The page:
On January 23, 1945, the effort to retake Corregidor commenced with daily bombing by the United States Army Air Force. During the next month, 3,000 tons of bombs were dropped on the island. On February 13, the Navy joined the fray and for three days pounded the island. On February 16th, the 13th Air Force dropped 1,000 paratroopers onto the island. Finally, on March 1, 1945, the Island was declared secured. Two days later, Manila was also declared secured. The Japanese defenders of Fort Drum, near Corregidor were finally eliminated on April 13, 1945. Mindanao was invaded four days later.
    General Wainwright was liberated from Japanese captivity in August 1945, by the Red Army, in Manchuria. He attended the surrender ceremony aboard the U.S.S. Missouri in Tokyo Bay on September 2, 1945. Upon returning to the United States, a ticker-tape parade was held in his honor in New York City on September 13, 1945, after which he was presented with the Medal of Honor. General MacArthur, who had received his for leaving, opposed the award to the general he left behind.
    General Homma, who suffered disgrace because the conquest had not been accomplished quickly enough, retired. After the war, he was charged with war crimes related to the Bataan Death March, convicted by an American military tribunal, sentenced to die, and on April 3, 1946, executed by firing squad. General Imamura joined the Chinese Nationalists fighting the Communists. When the Nationalists were defeated, in 1949, he committed suicide.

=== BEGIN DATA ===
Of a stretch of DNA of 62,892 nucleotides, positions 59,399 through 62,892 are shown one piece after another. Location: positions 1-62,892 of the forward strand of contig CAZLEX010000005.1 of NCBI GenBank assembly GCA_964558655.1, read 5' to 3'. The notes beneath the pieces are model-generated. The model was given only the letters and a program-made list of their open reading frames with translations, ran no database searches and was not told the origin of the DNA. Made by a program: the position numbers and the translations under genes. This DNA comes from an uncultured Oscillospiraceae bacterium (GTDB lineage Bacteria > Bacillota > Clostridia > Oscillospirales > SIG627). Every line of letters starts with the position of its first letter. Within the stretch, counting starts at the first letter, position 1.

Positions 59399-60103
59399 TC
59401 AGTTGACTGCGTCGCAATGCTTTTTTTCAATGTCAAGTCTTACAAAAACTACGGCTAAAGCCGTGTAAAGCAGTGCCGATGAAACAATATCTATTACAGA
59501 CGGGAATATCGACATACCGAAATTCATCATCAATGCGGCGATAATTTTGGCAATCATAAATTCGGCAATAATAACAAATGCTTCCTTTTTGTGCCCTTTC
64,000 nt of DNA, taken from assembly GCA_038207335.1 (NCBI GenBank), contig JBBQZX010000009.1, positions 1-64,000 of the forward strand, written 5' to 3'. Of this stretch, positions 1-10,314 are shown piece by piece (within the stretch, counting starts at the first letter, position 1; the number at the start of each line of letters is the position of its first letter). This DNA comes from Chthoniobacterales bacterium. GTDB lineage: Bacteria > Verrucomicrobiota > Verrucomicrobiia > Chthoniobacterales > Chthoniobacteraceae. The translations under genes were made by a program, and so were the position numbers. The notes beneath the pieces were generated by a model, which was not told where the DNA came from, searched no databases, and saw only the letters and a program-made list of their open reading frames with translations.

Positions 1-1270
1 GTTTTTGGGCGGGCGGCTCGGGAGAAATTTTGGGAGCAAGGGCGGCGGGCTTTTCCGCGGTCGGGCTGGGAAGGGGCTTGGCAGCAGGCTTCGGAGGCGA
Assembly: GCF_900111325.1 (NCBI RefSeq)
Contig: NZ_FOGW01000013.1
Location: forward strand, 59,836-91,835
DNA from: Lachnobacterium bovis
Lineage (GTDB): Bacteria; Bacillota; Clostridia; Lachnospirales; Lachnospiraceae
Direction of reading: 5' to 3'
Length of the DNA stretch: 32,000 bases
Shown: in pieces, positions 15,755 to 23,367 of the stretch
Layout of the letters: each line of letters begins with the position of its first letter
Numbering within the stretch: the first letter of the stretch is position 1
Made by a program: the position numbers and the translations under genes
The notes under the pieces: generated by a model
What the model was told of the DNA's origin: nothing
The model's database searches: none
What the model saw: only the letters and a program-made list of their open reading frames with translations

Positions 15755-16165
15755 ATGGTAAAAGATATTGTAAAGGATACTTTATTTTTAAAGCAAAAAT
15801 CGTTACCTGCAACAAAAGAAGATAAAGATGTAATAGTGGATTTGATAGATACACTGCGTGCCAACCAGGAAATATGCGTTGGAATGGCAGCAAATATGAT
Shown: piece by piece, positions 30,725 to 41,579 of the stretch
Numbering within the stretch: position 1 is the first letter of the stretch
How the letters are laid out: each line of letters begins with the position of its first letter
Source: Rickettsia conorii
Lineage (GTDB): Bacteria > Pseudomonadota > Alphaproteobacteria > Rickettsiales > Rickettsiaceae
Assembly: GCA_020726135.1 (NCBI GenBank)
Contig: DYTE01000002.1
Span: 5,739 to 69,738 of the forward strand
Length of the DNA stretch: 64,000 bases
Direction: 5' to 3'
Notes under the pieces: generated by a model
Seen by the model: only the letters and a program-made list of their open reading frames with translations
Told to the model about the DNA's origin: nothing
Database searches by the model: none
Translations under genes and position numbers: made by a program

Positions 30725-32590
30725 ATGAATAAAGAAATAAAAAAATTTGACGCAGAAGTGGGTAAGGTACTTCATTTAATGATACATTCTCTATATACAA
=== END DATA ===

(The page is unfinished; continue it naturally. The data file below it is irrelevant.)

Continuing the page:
The cost of the Philippines’ involuntary participation in the Japanese’ "Greater East Asia Co-Prosperity Sphere" was 1,000,000 Filipino deaths. On July 4, 1946, it became an independent Republic, even though the Japanese had granted it "independence" in 1943, and in 1944 it had declared war against the U.S. That government was headed by José P. Laurel, Sr.
Mr. Wimbrow writes from Ocean City, Maryland, where he practices law representing those persons accused of criminal and traffic offenses, and those persons who have suffered a personal injury through no fault of their own. He can be reached at